The latest trend in sports cars has been getting one with a dual-exhaust tip. This little feature makes a big difference in the sound a car makes, transforming it from a quiet little vehicle to one that makes quite a racket on the roads. Porsche is one brand that was one of the first to offer owners a sport exhaust system and charges a premium for doing so. Other auto manufacturers like Jaguar, Mercedes-AMG, Chevrolet and Ford will soon have these devices as standard equipment.
Dual-mode exhaust systems comprise large and complex mufflers that channel exhaust gases to the external world through two routes – one being a straight through pipe/resonator while the other is a complex path comprising many sound muffling tubes. The exhaust flow is directed through solenoid-operated valves and their opening and closing is controlled by various elements.
While a button in the cockpit is used to control the feature physically, there are also a number of presets that can be used to regulate the operation of the dual exhausts. Generally, selecting the Sport mode results in the loudest setting for the noise. In the Chevrolet Corvette, even in the Normal mode, as the speed increases, the sound increases.
The Jaguar F-Type R is another sports car that sports a dual-mode exhaust system. The roar of the vehicle’s V8 F-Type was developed by the Jaguar sound engineers after they evaluated more than 50 different exhaust systems.
Another trick companies use for more sound effects like pops and backfires is a system of targeted exhaust valve and spark timing. In conventional vehicles, fuel supply is cut when the throttle is released but in the case of these sports cars, exhaust valve closure is delayed and this results in a medley of sounds through the tailpipe.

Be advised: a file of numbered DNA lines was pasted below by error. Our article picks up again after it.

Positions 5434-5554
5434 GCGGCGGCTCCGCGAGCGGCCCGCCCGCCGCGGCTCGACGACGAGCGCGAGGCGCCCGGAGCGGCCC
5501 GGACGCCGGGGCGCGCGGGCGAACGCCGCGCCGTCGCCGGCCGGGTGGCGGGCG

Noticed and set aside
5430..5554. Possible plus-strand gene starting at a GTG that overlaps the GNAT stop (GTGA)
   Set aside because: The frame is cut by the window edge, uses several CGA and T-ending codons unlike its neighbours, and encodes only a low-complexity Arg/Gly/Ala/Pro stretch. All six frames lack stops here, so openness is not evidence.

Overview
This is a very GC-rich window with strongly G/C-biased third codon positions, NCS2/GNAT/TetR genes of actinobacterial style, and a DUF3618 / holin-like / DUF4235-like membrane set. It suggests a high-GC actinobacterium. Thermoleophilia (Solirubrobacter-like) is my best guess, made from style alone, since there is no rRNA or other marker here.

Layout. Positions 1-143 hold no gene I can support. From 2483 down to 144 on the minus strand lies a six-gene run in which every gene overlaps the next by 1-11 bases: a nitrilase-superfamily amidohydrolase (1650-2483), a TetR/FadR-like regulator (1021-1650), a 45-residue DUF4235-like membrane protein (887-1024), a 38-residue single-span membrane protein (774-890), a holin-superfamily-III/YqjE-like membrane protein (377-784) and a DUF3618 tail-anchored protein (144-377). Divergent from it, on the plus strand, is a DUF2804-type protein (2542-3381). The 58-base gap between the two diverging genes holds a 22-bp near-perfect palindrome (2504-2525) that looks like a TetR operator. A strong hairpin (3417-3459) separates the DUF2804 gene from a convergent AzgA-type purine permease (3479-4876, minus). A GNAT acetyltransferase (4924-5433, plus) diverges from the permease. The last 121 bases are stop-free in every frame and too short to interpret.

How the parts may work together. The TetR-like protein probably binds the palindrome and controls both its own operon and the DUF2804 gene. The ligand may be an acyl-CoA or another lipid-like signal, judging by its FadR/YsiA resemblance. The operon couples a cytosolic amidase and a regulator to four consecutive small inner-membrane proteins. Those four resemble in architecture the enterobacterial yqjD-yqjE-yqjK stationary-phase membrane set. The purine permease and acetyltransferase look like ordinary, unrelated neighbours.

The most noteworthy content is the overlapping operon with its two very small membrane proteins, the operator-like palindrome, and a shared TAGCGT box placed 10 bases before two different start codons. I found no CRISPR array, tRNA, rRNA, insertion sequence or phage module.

Generally, it is those within the vehicle who get the benefit of the enhanced exhaust sounds. In the case of the M5 sedan in 2011, BMW used Active Sound Design to superimpose sounds over the existing audio, whether the audio system is on or off. It was felt that though the super sedan had an output of 560 hp and a 4.4 liter V-8 engine, enough sound was not experienced in the cabin due to the levels of cabin isolation and action of the turbochargers which muffled the sounds of the engine. The Active Sound Design created two different “sound character maps” that electronically generated engine sounds – one for Efficient and Comfort modes and a stronger one for the Sport or Sport+ modes. ASD may soon be used in many BMW models.
Volkswagen used a similar technology for its Golf R in which a transducer is fixed to the firewall, and this firewall and the windshield work In tandem act as an amplifier for synthesized engine sound. When the transducer is disconnected, there is no noise in the cabin.
The sound made by a vehicle does play a major role in the overall driving experience and contributes in significant measure to the identity of a brand. It does not matter much whether it is real, enhanced or altogether, as long as it exists.
Hamid Moaref has always been fascinated by cars and the automotive industry. His family has a longstanding association with the industry and has been in the tire business for the past 35 years. Raised in Dubai, Hamid attended Capilano University in Vancouver where he graduated with a BBA in marketing before attending an intensive course in magazine publishing in 2005. He has been the publisher and chief editor of Tires & Parts magazine for the past ten years.
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